Saturday, March 15, 2014

Overdosed on Bad News

     I am having a much harder time than I anticipated writing this blog on a weekly basis. Schedule and the ongoing challenge with my wrists have combined to hinder my aspirations! But here I am, and today I am "writing" via my dictation program, so we will see how that works, eh?
     One of the topics that I mentioned a few weeks ago as one of my target subjects is the tendency in our culture for all of us to overdose on bad news. In a sense, this is a continuation of what I wrote last time about the tendency of technology to become a tyrant. Because we live in a world of media overdose, it is painfully easy to become captured and captivated by the constant flow of news through all kinds of outlets. And because of the human penchant for bad news as opposed to good news ongoing exposure to the media means that our minds are constantly being filled with negativity.
     I am fairly convinced that the extreme overdose of bad news works against living a peace-filled and faith-filled life. Paul's words to the Philippians in Philippians 4:6-9 began and end with the word "peace." Even at cursory look at those words from Paul reveal how important it is for us to set our minds on things that are peace-giving. Consider his words, paraphrased by me in places as indicated by italics:
     Don't go on being worried about anything, but in everything by prayer and supplication with thanksgiving let your requests be constantly being made known to God. 7 And the peace of God, which surpasses all understanding, will guard your hearts and your minds in Christ Jesus.
8 Finally, brothers, whatever is true, whatever is honorable, whatever is just, whatever is pure, whatever is lovely, whatever is commendable, if there is any excellence, if there is anything worthy of praise, be carefully and intentionally thinking about these things. 9 What you have learned and received and heard and seen in me—practice these things, and the God of peace will be with you. (Philippians 4:6-9 ESV with TW paraphrasing).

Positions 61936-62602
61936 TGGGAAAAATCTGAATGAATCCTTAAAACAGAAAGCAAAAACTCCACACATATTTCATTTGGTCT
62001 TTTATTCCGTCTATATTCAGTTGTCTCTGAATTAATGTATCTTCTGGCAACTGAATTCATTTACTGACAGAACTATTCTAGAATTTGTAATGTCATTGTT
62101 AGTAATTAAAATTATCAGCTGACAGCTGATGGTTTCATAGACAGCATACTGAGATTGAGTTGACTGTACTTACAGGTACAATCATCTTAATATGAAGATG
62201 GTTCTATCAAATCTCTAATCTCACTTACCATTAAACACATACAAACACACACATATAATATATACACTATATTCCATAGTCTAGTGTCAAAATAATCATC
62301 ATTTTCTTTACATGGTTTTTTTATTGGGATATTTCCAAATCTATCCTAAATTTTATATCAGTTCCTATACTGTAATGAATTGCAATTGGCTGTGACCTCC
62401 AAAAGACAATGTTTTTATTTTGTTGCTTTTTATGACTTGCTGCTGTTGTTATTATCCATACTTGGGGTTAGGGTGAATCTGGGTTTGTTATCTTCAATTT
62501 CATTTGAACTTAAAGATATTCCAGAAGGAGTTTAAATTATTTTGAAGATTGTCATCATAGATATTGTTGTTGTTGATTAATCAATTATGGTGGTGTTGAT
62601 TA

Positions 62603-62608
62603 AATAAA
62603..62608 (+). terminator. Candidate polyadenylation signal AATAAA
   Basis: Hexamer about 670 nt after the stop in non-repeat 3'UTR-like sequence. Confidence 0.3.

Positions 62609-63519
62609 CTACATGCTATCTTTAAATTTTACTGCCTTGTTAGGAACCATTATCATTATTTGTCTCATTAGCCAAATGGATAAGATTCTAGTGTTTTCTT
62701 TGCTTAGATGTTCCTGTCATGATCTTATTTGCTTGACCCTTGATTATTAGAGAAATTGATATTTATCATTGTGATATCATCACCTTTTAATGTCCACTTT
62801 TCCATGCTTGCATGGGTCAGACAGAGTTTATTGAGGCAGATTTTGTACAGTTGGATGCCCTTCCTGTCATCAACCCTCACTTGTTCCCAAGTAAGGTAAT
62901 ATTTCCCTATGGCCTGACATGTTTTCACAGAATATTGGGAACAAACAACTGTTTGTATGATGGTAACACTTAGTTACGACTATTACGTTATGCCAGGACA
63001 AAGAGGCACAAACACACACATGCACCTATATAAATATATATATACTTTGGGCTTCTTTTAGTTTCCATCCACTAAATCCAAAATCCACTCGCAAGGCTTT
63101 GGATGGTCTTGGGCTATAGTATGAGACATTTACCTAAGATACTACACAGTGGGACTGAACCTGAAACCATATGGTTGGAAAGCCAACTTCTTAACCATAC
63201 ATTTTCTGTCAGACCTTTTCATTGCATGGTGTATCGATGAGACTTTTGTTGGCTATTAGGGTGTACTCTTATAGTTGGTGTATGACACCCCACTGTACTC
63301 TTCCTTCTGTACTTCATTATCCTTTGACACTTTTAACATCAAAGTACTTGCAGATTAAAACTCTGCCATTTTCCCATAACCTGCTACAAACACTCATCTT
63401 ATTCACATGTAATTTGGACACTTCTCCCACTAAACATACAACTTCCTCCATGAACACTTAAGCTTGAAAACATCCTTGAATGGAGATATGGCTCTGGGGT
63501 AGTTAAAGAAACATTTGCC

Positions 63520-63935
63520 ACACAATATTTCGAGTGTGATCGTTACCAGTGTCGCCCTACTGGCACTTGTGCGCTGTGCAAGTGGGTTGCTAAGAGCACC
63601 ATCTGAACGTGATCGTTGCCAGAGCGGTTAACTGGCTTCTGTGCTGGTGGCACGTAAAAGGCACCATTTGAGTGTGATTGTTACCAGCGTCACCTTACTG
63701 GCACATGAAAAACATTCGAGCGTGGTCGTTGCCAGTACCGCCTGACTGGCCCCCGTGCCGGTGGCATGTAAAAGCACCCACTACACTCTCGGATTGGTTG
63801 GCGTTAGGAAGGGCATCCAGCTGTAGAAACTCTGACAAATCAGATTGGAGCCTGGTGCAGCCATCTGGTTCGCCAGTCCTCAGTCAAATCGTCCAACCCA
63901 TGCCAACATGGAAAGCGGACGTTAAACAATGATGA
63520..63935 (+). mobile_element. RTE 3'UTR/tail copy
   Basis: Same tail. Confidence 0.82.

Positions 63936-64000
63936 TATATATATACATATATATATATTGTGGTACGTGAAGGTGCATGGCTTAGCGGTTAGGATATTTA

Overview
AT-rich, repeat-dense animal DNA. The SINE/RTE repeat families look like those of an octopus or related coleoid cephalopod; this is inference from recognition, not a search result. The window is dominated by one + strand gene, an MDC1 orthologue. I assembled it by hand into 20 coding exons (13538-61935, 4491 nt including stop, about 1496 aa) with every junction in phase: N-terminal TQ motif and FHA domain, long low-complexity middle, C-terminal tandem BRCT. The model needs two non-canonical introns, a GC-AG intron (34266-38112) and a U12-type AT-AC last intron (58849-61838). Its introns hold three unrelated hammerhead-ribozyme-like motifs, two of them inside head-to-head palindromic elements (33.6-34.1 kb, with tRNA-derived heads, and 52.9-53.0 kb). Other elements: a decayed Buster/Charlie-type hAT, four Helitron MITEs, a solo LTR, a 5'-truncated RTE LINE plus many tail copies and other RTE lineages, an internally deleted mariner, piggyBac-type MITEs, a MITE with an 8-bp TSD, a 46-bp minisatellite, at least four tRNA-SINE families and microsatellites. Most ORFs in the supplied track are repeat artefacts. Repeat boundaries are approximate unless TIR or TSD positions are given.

I think it's fairly obvious that there is a connection between freedom from anxiety and both prayer and intentionally focusing our minds on positive things. I know for me personally God instructed me quite a while ago to avoid excessive exposure to any source of negativity, especially the flood of bad news that is always around us. I found that when I chose to ignore Him in this both my peace and my ability to trust him were noticeably and painfully diminished. I have also noticed that when my friends, my brothers and sisters in the Lord, expose themselves to a lot of ongoing news the same thing happens for them.
     So what if the Bible is true? What if Paul's words here to the Philippians are absolutely trustworthy and reliable? How will that change how we interact with the culture around us, especially the technological part of our culture? I believe, of course, that Paul's words are true and that we will do best in terms of peace and faith when we allow the Holy Spirit to guide what we expose ourselves to. I am not talking about hiding from everything bad, I am not talking about ignoring trends and things in culture and society that we need to track in some way. What I am talking about is overdose: the almost compulsive following of negativity that can happen to anyone who pays too much attention to the various news sources in our culture. And, of course, there are other sources of negativity which probably won't pass through Paul's grid for us as well, but that's another.subject for another day. For now I offer to you a challenge: why not take the next two weeks and allow Holy Spirit to guide and inform what and how much exposure you have to the news? I think that in doing so you will be making an important adjustment, and adjustment needed because our culture is different from any that has ever existed before. In times past it took a long time for any kind of news to reach people, whether bad or good. Now we are flooded constantly by overwhelming amounts of information, much of it "bad news." Doesn't it make sense, then, to allow God to lead us in a way that cooperates with our desire and His desire for us to live peace-filled and faith-filled lives? Try it, you may like it! 

Pursuing Him who is Good News,

Tom, one of Abba's children

Sunday, March 2, 2014

Technology: Tool or Tyrant?

     I am hoping to get back on schedule with my once-per-week entry here, but I have been wrestling with what appears to be carpal tunnel syndrome, so my return may be a bit more spotty than I had hoped. (I am contending for healing while also cooperating by using a brace, etc.)